in youngbloods this year, the competition may be good, but i still think to myself "hey, im gonna win me a daemon!"

and i keep telling myself that!


giving up on dreams is for losers, and thats all there is to it...

tzeentchgiant
11-09-2005, 21:08
Giving up on dreams maybe, but dreams change, your priorities change, there is nothing shameful about changing your ambitions, just so long as you keep them high, you can't go wrong.

TG

Wolf Scout Ewan
11-09-2005, 21:23
Reality does suck a big one.

I dreamt about marrying the girl I loved. I dreamt of getting a good job and supporting myself. I rdeamt of being a "proper adult". Pretty much failed all those.

However, I do have my dreams.

I dream of meeeting someone really special. I dream of walking and living on a world untainted by the hands of men. I dream of finishing all the stuff I have yet to paint and GW to release. ^^ I dream of filling my house with terrian I have made. I dream ofa job that doesnt make me want to kill the next person I see. I dream of never suffering from depression and anxiety again!

celestine
11-09-2005, 21:29
I have wanted to work with babies all of my life. Their so cute and cudly and they seem to like me too. I've now narrowed my subjects at school and am aiming for medicine. I plan on becoming my dream exactly. I want to work with kids and help people. It will take a hell of a lot of work to go through college, med school, resideny and then all the buisiness of trying to go private but i am so up for it. I achieve top marks in all science and math subjects and have some of the highest results in tests in year at school. I am going to make it. No matter what. Poeple of any age should never e told to give up their dreams. It's what makes people different and imaginative and not just say "I want to work behind a desk in an office block pushing papers all day."

Celestine

Wraith
11-09-2005, 21:50
What is your life really worth when you have no goals or dreams you want to realise? No mather how extreme your dream is, I think it's better as having no dream at all. If you completely give up all your dreams, you've given up hope, and life itself in my opinion.

And what's wrong with giving up on life?

I think you're being rather provocative with that comment giving up on life would be commiting suicide surely? Unless you mean becoming the living-dead -- you do what you need to do to survivie but you're mind/spirit is 'dead'.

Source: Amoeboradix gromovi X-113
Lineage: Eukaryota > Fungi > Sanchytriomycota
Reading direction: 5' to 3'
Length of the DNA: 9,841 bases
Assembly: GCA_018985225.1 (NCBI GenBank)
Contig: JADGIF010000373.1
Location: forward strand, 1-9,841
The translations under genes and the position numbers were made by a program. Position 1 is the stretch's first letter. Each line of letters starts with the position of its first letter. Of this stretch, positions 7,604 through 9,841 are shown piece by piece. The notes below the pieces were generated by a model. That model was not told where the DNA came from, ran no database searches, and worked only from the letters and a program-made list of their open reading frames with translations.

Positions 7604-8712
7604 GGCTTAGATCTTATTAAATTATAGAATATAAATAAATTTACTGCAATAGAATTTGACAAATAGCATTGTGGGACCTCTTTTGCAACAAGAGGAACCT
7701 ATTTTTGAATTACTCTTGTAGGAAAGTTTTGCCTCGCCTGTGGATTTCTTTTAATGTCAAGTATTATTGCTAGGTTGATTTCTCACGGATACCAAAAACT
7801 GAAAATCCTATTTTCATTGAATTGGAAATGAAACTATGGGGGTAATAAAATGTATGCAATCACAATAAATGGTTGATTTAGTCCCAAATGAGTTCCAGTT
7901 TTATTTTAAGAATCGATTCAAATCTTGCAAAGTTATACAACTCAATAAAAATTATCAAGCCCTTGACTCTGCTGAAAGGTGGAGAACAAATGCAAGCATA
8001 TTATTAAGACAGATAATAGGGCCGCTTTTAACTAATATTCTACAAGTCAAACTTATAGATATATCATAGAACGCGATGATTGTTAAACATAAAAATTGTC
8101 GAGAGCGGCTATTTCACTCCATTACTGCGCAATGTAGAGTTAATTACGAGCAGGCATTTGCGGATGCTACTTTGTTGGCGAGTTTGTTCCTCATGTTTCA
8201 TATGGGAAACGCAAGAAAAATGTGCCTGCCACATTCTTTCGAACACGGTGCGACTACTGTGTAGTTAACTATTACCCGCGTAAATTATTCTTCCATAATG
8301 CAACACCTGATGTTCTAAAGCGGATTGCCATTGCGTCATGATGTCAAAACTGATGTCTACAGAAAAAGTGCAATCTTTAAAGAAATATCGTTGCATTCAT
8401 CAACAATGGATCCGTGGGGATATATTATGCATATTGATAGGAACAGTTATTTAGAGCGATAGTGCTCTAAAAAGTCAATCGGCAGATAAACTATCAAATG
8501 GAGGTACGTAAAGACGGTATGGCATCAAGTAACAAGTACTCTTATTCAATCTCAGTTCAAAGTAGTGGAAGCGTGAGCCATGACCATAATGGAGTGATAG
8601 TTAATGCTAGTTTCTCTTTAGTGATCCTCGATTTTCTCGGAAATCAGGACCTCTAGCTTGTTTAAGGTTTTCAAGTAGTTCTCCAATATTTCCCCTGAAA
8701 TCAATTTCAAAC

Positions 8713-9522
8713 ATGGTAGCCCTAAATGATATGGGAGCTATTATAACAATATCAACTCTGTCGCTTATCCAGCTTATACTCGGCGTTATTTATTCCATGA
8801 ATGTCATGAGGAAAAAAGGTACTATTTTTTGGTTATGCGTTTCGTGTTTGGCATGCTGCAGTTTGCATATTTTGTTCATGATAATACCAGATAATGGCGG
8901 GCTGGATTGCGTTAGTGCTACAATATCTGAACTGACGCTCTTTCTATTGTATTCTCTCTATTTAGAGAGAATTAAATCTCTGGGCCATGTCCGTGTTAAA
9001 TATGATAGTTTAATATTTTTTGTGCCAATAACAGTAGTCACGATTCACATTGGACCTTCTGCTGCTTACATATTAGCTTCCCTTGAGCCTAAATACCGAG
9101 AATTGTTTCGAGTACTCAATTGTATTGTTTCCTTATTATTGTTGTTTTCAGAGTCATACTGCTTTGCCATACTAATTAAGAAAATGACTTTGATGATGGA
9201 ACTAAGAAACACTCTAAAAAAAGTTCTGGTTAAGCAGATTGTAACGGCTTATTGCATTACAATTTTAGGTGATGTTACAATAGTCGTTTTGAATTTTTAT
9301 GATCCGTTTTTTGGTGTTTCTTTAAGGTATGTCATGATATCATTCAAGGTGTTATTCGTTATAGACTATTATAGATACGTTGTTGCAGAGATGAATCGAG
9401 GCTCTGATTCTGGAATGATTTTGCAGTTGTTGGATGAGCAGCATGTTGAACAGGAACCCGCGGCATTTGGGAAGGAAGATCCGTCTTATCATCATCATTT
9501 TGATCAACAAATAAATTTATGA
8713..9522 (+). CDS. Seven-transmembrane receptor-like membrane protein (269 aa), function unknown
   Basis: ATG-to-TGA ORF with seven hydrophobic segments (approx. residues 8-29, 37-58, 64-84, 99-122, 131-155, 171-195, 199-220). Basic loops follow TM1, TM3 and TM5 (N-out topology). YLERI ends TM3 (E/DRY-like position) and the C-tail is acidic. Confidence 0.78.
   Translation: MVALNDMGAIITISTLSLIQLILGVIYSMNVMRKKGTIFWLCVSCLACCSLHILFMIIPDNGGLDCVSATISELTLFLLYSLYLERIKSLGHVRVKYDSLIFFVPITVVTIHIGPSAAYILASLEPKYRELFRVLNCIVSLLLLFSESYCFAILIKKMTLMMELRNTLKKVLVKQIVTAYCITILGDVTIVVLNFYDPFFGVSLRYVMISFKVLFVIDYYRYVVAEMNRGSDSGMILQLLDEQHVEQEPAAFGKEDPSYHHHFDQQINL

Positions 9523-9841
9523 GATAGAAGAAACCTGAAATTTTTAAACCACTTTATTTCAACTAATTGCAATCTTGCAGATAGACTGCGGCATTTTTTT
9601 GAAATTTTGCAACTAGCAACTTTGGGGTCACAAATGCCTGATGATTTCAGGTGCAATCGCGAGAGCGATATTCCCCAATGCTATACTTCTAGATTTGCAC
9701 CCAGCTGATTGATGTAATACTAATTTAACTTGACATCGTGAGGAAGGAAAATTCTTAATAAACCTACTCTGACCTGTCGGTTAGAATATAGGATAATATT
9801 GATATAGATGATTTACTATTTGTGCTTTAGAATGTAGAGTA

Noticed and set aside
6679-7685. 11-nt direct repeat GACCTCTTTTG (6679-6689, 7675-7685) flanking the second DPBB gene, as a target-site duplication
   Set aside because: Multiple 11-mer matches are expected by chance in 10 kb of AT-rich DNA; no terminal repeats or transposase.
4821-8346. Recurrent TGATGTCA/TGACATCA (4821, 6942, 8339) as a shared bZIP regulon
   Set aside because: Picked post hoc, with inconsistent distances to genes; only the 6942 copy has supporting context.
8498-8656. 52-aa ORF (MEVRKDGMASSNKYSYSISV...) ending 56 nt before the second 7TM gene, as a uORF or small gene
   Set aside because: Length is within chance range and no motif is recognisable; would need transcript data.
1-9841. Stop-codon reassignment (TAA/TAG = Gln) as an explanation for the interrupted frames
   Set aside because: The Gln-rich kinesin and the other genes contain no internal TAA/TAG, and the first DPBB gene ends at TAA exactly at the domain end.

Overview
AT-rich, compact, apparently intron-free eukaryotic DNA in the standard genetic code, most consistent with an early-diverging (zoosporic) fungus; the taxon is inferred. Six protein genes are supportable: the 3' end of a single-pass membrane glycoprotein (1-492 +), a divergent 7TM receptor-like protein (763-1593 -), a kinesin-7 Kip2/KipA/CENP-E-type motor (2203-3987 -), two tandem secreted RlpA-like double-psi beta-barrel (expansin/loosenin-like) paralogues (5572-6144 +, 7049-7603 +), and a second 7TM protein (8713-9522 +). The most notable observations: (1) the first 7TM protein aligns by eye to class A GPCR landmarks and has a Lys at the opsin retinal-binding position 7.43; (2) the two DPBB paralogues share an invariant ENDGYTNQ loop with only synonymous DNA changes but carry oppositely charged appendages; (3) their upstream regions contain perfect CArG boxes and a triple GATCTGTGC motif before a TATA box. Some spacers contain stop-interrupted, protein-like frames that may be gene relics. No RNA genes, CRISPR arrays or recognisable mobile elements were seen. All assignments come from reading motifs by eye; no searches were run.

I think it's better to live reality than live a dream, if that means giving up on what you call 'life' so be it. Hope leaves you so very open to being exploited...

Sojourner
11-09-2005, 21:52
Well, what's the point if not? Mundane goals or not, they're still goals.

Kohhna
11-09-2005, 23:11
By being a necrophilliac and a granny f***er, of course.
Genius, you have shown me the way.

You see, never give up.

5upr3m3 h4xx0rz
11-09-2005, 23:34
The more of this thread i read, the more depressed i get. Ive got dreams, weve all got dreams, but hearing all these stories of shattered dreams really wrenches you out of your comfortable life and makes you realize that when you get out in the big bad world it wont be fun and games anymore.

Lets organize a mass suicide where we sacrifice ourselves in the most bloody and horrific way and see if somehow, someway, we can summon a bloodthirster.

starlight
11-09-2005, 23:58
While I'm quite the opposite. I see stories of people trying. I've changed my path several times as different things have appealed, but I've never stopped and I never will.

Heck given the amount of money I'm looking at, why would I quit now? :confused:

5upr3m3 h4xx0rz
12-09-2005, 00:29
You see the thing for me is ihave maybe 10-15 years between graduating college and taking over my dads business. What am i going to do those years? I could move to europe and become a "footballer" or something, or maybe open an independent retailer with my friends. I really dont have any dreams anymore...which is sad.

starlight
12-09-2005, 00:42
Welllllllllll, If I had 10-15 years to get ready to take over my dad's business (my dad died when I was in my mid 20's so that isn't an option) I'd be getting ready to run the best darned business out there. Quite frankly 5upr3m3 h4xx0rz, all I'm hearing is a bunch of griping because a seemingly prosperous, successful life is pretty much handed to you and you don't seem to want it. :eyebrows:

Tell your dad to give me a call and *I'll* take over his businesses and you can sit on a beach somewhere until you figure out what you want to do with your life. :eyebrows:

Wiseman
12-09-2005, 00:58
If a 5 year old comes up to ou and says he wants to be an astronaut, what are ya gonna say to him? "No kid your not, in all likelyhood your not going to be anything more then middleclass, working hard for a pittance for the rest of your life while the government taxes you to an early grave." You cant tell a kid how life really is because it will crush them, sure it hurts when reality knocks on your door, but nothing is ever easy, learning that life isnt all roses is part of growing up. Though you have to keep dreaming your entire life, dreaming will give you hope for a better future to make it seem like everything your doing at the moment will be worth it, chances are though it wont.

Bmaxwell
12-09-2005, 01:01
Stuff like this makes my blood boil thats what is holding humanity back. not enough beliveing that they can make them selves better and break the mould. It makes me sad when people settle for something less then want they want. and its not the big things it little things that make you who you are for example

my Tech teacher wanted me get into lights instead of sound. now I want to learn lights but sound is my true passassion (along with Filmmakeing) so I strogny but clamly told him id rather do sound fearing that he would get upset with me. but he didn't most people don;t have enough self-estem to do what they want.